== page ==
Archive for death

Screened In Sundays: Margaret

Posted in Drama, Screened In Sundays with tags , , , , , , , , , on August 19, 2012 by judsonw

One underseen gem every Sunday.

Director Kenneth Lonergan’s film has taken a long, arduous road to get into viewers’ homes, but it’s now finally available to the public. Shot back in 2005, the studios and filmmakers squabbled over god knows what, which prevented the film from ever getting a wide release. This is surprising because of its star studded cast. Anna Paquin, Matt Damon, Matthew Broderick, Allison Janney, Mark Ruffalo, Kieran Culkin.

A pre-True Blood Anna Paquin plays the lead character of Lisa. Seemingly just an innocent bystander, Lisa witnesses a bus accident that ends a woman’s life. The movie goes down many different paths after the accident, but the story mainly focuses on Lisa’s struggle to make things right after she feels responsible for causing the accident. The biggest problem with this? Lisa is annoying as hell. And spoiled. And whiny. And self righteous. And just – ugh. She comes across as very unsympathetic as she makes everything that happens throughout the film about her.

While most movies could not survive such a grating protagonist, Margaret somehow manages to be interesting in every scene. This is kind of remarkable considering the movie is a 2 1/2 hour tale about a teenage girl’s struggles with her past, her family, her friends, and herself. The editing is often peculiar – scenes cut back and forth with no real rhythm or cohesion – which screams studio interference. Apparently, Lonergan originally wanted a 3 hour cut so I’m sure many characters’ arcs were either cut down or cut out completely (e.g. Broderick’s).

While Margaret is by no means a perfect film and is actually quite flawed, I couldn’t help but be sucked into every scene. The acting is superb on every level and the articulate dialogue kept my attention. A film that makes you question your personal views on life and death is always worth a watch.

Friday Faceoff: The Help vs. Final Destination 5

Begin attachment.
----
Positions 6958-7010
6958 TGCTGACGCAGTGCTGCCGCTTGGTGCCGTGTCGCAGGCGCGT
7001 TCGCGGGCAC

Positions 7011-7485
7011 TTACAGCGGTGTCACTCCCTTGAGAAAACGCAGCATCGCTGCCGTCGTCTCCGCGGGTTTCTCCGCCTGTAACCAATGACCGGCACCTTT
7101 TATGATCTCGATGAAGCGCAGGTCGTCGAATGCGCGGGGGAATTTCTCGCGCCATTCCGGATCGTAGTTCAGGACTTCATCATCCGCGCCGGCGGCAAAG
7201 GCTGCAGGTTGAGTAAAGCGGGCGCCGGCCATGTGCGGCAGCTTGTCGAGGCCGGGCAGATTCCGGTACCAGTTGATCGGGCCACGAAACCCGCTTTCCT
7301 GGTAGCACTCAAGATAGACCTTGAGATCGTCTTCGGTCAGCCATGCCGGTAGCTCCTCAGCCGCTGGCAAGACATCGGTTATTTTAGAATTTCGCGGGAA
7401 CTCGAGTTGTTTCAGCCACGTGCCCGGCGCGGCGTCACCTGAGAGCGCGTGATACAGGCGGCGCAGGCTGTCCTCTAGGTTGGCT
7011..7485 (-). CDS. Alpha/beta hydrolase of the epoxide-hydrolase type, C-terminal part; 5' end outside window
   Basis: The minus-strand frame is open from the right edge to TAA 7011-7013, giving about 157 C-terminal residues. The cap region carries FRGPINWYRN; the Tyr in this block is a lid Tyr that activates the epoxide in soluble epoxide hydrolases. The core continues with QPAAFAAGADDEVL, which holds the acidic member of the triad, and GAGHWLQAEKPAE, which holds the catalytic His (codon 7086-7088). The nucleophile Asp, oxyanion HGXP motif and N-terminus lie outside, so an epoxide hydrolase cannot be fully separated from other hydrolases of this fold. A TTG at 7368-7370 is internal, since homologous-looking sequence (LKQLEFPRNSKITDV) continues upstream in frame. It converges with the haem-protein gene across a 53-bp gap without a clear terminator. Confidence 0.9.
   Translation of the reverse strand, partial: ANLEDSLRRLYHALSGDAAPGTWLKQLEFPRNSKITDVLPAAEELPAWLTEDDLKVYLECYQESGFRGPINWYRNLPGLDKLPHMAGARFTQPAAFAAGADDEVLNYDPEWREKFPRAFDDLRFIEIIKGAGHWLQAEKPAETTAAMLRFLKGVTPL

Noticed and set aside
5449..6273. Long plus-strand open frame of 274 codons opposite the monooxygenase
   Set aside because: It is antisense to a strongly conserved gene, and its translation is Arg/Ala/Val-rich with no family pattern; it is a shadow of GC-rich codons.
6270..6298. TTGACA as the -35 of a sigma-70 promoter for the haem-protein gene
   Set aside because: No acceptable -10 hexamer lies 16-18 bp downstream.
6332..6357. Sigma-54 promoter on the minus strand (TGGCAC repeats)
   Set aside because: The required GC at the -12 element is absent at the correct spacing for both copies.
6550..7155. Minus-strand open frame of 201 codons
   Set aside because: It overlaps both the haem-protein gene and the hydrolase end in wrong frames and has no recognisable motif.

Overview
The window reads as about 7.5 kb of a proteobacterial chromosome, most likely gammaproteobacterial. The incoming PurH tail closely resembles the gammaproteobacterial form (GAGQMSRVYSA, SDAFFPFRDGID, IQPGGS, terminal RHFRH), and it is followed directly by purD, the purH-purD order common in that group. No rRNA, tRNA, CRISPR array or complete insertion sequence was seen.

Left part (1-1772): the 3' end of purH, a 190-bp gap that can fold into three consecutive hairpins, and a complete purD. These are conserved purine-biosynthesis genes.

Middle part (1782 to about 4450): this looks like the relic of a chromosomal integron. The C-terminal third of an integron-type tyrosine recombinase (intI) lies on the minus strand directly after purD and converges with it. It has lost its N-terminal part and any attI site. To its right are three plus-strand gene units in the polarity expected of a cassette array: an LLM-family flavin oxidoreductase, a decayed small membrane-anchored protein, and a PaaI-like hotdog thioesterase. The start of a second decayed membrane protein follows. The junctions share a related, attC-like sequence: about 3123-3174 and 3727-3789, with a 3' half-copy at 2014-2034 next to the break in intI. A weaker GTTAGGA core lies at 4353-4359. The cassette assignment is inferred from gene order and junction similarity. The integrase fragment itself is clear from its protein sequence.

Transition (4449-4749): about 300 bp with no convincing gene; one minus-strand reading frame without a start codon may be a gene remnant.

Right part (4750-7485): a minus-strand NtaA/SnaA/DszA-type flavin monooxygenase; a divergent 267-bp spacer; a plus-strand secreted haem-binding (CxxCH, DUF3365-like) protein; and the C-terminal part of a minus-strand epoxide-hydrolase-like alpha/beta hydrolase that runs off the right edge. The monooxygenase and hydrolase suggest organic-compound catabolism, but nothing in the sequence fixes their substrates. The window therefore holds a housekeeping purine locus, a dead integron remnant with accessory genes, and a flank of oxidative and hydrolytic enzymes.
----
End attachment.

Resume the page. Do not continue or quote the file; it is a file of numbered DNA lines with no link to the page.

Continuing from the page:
Posted in Friday Faceoff with tags , , , , , , , , , , , , , , , , , , on August 12, 2011 by judsonw

The ultimate “mom” movie opens today against the ultimate “teen” movie. The Help (73% RT rating) is a literary phenomenon, staying on the bestseller book list for months and months. Its biggest audience has been women of all ages, particuarly middle aged mothers. While movies marketed specifically towards women are few and far between, we shouldn’t underestimate the power of an adapatation from a enormously popular novel. The cast for this movie is very solid with Viola Davis, Sissy Spacek, Octavia Spencer and Allison Janney reportedly giving some career-best performances. And seriously, how can you go wrong with Emma Stone as your lead?

For the first 3 films, the Final Destination series was pretty inventive and acted as the horror genre’s go-to guilty pleasure franchise. However, for the past 2 movies, everything from the story to the acting to the creative deaths has been just plain lazy and tired. Word has it that Final Destination 5 (59% RT rating) is a return to form for the horror/thriller series. Probably not enough for a $12.50 ticket + a (surprise!) $3.50 3D surcharge, though.

WINNER:

THE HELP

When TV is better than movies: Six Feet Under

Posted in Drama, TV with tags , , , , , , , , , , , on July 25, 2011 by judsonw

I recently finished my second go around with arguably the greatest American television show of all time, HBO’s Six Feet Under. The shown ran from 2001-2005, but it still holds up today as an emotionally resonant, instantly relatable piece of art. Before True Blood, Alan Ball was the creator behind this show. His dark humor from “American Beauty” (which he wrote) is very prevelent in SFU’s characters and situations. However, Ball tapped into something all of us experience but are afraid to confront head on: death. It’s been 10 years since the series premiered, but I will always remember the show as a lifelong friend who died far too young.

The blunt realness of the series has all to do with the perfectly acted, deeply written character work. The show focuses on a semi-dysfunctional family called the Fishers who live in and run a funeral home. All their lives are turned upside down when the man of the house, Nathaniel Fisher, dies in a car crash. There’s Nate, the intellectual idealist son who is unsatisfied with his life but very relatable. There’s David, Nate’s gay brother who must deal with his insecurities as well as with running a business his father left to him. Sister Claire is the youngest and manages to be equal measures of sweet, emo, artsy, and insane during the course of show. And lastly we have the matriarch of the house, Ruth, probably the best acted character of them all. The characters are so real and deep that at some point during the course of the series, you will both hate and love every one of them.

The series’ final episode (especially the last 10 minutes or so) have been widely praised as the best conclusion to any series. That’s hard to argue with, as the finality of the show really hits you like a ton of bricks as you permanently say goodbye to this family you’ve come to love. The initial feeling of devestation is quickly replaced by a feeling of thanks that a TV show this good exists. Six Feet Under was much more than a TV show, however. It made me look at a part of myself I always hid from and those experiences in life (and death) that are simply unavoidable. To put it simply, it changed my life. How many movies can you say that about?